Women’s Regatta, Celebrating the Grit of our Grandmothers

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The Women’s Rowing Regatta held in Krapanj on the 1st August every year, is a beautiful tradition to respect and celebrate the true grit of Babas (grandmothers) gone by.

When I saw the picture in the header, I was instantly intrigued – who were these women, why are they rowing, where are they going and where are the men?

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I am fast discovering, that nothing in Croatia is ‘just because’ and everything has a wonderful story attached to it, so I was excited to find these answers. I reached out to the woman who posted the picture – Milena Mratiić, to learn more (yes, I am aware I could have used google, but where is the fun in that?)

The “Regata u Ženskom Veslanju” – ‘U Susret Gospi od Anđela’ or the “Women’s Rowing Regatta, Towards the Feast of Our lady of the Angels” has been held on August 1st, every year since 2012. In speaking to Milena, I learnt what it was all about.

The island of Krapanj lies just south of Šibenik, it is the smallest island with a surface of less than 0.5 km2 and it is also the ‘lowest’ island – rising a mere 1.5 m above sea level. Nowadays it has less than 200 inhabitants, but in the latter part of the 20th Century, it was one of the most densely populated islands (relative to its size of course), with a population of over 1,700 people.

What most people know of Krapanj is that it has a rich maritime history linked to deep-sea diving for sponges dating back more than 300 years. Diving was a tradition for the men in most every family, who would risk their lives daily, diving at depths of more than 40 metres.

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Collected sponges, drying in the sun.

But this isn’t today’s focus, today we turn our gaze to the women.

Sitting with Milena over coffee – whose family is from Krapanj, she explained that while everyone knows Krapanj for deep-sea diving for sponges, there is a part of history that is overlooked – the women. Living on the island of Krapanj was not an easy life, the island was essentially barren, very little grew there, the majority of their crops and agriculture was on the mainland.

As it was the women’s duty to take care of the household and family, this included harvesting and gathering the crops – which meant picking up the oars and rowing across to the mainland. You would assume this would be the men’s role, but due to their dangerous jobs at sea, the men rather took their place at the bow or stern of the boat, leaving all the rowing up to the women.

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Their days could start as early as 2am and once they were finished in the fields, they would need to row back and then continue taking care of the household and children. I will never complain about my working day again!

The idea of starting the women’s regatta came to Milena one day when she and her husband, rowed from the mainland to Krapanj; unlike history, it was her husband on the oar, while Milena sat back and enjoyed – as she should!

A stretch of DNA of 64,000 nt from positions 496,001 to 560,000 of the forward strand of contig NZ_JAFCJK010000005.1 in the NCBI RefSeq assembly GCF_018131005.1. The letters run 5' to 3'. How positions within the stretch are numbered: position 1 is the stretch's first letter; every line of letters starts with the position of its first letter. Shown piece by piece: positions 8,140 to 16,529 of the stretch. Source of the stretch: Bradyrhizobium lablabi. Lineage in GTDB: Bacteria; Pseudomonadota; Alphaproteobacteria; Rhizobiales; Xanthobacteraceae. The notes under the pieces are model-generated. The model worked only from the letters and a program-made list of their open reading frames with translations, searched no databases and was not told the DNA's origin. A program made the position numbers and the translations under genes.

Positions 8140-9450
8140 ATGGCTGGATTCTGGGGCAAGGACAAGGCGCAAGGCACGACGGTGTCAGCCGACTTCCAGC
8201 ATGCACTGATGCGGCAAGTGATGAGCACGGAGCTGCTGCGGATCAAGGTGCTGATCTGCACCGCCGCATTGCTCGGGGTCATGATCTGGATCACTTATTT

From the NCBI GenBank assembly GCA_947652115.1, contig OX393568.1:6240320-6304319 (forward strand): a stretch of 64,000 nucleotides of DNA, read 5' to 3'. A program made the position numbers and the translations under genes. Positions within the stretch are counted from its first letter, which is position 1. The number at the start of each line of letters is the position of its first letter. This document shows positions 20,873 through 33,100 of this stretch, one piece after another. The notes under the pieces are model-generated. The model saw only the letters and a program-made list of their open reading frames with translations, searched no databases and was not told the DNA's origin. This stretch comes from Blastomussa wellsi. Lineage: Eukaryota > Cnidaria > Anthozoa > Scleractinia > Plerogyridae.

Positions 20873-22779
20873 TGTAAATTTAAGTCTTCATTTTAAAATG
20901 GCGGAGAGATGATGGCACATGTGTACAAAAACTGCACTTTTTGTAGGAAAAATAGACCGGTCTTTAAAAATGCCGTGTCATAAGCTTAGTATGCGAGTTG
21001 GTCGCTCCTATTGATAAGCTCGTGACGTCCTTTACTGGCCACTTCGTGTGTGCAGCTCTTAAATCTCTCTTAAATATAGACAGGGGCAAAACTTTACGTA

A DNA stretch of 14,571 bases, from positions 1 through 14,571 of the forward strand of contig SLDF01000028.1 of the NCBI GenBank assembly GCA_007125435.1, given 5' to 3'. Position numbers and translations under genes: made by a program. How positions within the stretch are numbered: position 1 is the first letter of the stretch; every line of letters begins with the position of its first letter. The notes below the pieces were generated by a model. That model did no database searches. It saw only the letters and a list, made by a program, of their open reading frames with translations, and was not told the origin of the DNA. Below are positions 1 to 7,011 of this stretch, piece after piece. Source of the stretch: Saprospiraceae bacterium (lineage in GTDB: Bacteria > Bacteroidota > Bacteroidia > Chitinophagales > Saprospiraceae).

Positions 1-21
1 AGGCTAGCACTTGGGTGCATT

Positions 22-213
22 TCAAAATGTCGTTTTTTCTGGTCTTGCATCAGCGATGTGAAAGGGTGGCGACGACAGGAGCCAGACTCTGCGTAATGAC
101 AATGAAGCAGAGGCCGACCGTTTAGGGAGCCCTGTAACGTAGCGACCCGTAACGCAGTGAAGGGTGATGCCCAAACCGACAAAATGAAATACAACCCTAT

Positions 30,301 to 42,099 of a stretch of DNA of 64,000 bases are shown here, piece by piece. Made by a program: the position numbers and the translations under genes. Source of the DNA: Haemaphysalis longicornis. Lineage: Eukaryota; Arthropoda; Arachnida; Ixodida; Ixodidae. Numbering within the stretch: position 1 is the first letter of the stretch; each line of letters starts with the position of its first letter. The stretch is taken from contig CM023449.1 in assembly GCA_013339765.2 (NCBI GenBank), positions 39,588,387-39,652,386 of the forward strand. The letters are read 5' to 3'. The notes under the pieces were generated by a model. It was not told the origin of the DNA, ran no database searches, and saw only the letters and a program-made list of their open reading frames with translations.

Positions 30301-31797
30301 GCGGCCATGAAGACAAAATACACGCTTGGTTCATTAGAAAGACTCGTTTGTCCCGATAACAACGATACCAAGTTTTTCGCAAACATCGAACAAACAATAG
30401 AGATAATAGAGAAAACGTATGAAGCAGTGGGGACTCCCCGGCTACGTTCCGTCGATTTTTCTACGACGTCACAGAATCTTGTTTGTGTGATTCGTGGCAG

“As we approached the dock, I could see an old woman standing there with her hands on her hips, shaking her head at me, I couldn’t understand what was wrong. When we reached the dock, she said to me – “Who taught you that? To let your husband row, shame on you.” She was referring to the tradition of women rowing.

It made me think, there are no stories or traditions celebrating the hardworking women of Krapanj, so I thought how great it would be to hold a women’s regatta to do so!”

The first regatta was held in 2012 and has been growing in numbers ever since, last year it saw more than 40 participants on seven traditional boats ‘gajeta’, the oldest participant was a strong ‘Baba’ at 77 years young, she was more than happy to pick up the oar in honour of generations of women gone by.

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Zeljko Krncevic Photography

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Zeljko Krncevic Photography

The Regatta falls on August 1st every year, the day before the largest celebration on the island – the Krapanjska Fešta which celebrates ‘Our Lady of Angels’ hence the name of the Regatta – ‘towards the feast of our lady of Angels’. The Regatta is also made bright and beautiful by the traditional costumes and dress created by local designers and of course there is music, food and dancing – like any great Croatian fešta.

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Zeljko Krncevic Photography; Milena pictured far right with local designer and rowing participants in traditional dress.

I am personally in love with the idea of this regatta, as too often in history, the role of the women is played down, yet as we women know – we are the heart, soul and foundation of every great culture and civilisation (even if I do say so myself). It is not surprising however, that Milena is the organiser of this, as she is also one of the leading organisers of Splitski Cvit – an award to recognise the achievements of Split women.

If you find yourself in or around Šibenik on the 1st August, place this in your calendar, all are welcome to come and celebrate one of the heartier tales of Croatian history.

For more information, see the event details here.


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